By Executive Director Brooks Paternotte
A few years ago a very generous donor approached Irvine about building a butterfly enclosure. We gladly accepted the donation and started the planning process. After considering a few designs and weighing the expense of construction, we decided upon retrofitting an existing yet underutilized space.
With a limited budget and virtually no experience raising and caring for caterpillars and butterflies, we embarked on what would become an amazing learning experience for many of us here at Irvine. We quickly found that there were many, many details to consider. Fortunately, we were able to stretch our resources through donations of construction materials and labor from our good friends at WPM.
Once we had our enclosed space nearly complete this spring, we had to fill it with native, pollinator-friendly plants as well as eggs, caterpillars and adult butterflies. The introduction of live insects quickly pointed out our problems – poor lighting, predatory spiders, not enough food, the wrong food, design issues with chrysalis box, dead butterflies etc. We quickly grew frustrated.
About that time we visited our friends at Ladew Topiary Gardens just northeast of Irvine. They had recently constructed a much larger enclosure and we wanted to learn from their experience. It was the best thing that could have happened to us.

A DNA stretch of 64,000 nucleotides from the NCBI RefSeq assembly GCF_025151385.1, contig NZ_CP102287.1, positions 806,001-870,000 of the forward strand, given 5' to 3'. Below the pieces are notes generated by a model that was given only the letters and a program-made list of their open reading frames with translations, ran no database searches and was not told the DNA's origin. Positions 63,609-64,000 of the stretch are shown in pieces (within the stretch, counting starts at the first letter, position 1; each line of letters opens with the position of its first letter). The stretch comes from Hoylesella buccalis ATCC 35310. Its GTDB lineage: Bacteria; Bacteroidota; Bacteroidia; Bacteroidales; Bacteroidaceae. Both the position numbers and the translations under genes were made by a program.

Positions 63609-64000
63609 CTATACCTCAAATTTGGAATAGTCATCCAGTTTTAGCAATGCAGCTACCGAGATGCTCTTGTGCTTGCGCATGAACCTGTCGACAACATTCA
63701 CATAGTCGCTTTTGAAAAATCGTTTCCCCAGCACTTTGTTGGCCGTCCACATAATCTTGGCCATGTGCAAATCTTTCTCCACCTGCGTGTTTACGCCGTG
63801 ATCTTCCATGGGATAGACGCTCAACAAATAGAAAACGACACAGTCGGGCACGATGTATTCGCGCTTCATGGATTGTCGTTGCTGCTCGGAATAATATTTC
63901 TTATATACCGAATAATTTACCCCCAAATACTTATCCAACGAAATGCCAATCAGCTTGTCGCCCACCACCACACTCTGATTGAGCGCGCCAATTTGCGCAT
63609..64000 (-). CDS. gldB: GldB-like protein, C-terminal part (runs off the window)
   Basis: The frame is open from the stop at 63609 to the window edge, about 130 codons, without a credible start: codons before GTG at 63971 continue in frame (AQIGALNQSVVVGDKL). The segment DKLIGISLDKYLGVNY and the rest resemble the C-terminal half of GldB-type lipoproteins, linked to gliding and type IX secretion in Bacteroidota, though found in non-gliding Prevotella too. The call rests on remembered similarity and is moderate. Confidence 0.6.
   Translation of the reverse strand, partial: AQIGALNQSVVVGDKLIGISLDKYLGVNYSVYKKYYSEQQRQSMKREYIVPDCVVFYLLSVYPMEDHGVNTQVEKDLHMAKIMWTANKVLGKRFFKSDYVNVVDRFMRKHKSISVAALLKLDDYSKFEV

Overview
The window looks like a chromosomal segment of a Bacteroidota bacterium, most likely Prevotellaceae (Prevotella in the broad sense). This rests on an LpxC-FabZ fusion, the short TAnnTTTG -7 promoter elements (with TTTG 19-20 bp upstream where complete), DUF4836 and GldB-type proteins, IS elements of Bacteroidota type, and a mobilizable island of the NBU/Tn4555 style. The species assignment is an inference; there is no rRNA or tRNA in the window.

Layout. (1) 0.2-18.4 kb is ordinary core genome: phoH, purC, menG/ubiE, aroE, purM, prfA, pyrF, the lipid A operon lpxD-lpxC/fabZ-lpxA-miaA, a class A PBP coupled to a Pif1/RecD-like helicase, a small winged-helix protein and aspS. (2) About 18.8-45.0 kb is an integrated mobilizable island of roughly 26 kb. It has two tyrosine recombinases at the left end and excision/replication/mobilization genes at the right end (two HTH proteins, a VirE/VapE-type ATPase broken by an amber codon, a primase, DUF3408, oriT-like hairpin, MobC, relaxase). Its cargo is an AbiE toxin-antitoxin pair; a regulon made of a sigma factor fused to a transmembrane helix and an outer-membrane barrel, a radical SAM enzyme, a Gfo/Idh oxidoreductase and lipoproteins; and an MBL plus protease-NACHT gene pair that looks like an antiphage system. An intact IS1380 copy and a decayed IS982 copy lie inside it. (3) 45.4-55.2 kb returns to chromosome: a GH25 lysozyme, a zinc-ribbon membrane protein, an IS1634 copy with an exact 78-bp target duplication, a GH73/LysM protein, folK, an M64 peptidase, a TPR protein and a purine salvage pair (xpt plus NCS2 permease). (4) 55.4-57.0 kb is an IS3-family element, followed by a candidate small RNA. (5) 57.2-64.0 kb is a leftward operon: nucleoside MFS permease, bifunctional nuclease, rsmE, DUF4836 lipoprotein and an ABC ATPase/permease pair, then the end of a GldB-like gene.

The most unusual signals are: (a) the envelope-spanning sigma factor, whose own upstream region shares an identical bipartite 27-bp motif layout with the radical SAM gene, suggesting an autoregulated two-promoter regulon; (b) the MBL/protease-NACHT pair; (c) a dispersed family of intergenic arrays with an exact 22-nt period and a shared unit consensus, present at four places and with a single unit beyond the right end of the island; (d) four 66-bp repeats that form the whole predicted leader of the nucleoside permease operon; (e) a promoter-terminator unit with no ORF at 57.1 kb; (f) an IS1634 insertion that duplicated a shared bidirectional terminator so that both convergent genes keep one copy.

They explained that they had had many similar challenges in addition to ones unique to their structure. They suggested that well trained and knowledgeable docents could make all the difference, helping visitors to manage expectations and focus on the smallest of details like learning to spot the eggs, chrysalises and caterpillars of various species. They encouraged us and even offered to share their surplus of caterpillars, and we have since taken advantage of that and relocated several monarchs from their enclosure to ours.
When our visitors go into our Butterfly House now, we know to have them slow down and look for the less obvious; we can learn so much by observing, taking in the educational signage and speaking with the docents. With our newly trained eyes everyone can better enjoy the surrounding gardens and meadows at Irvine and understand the importance of these special pollinators.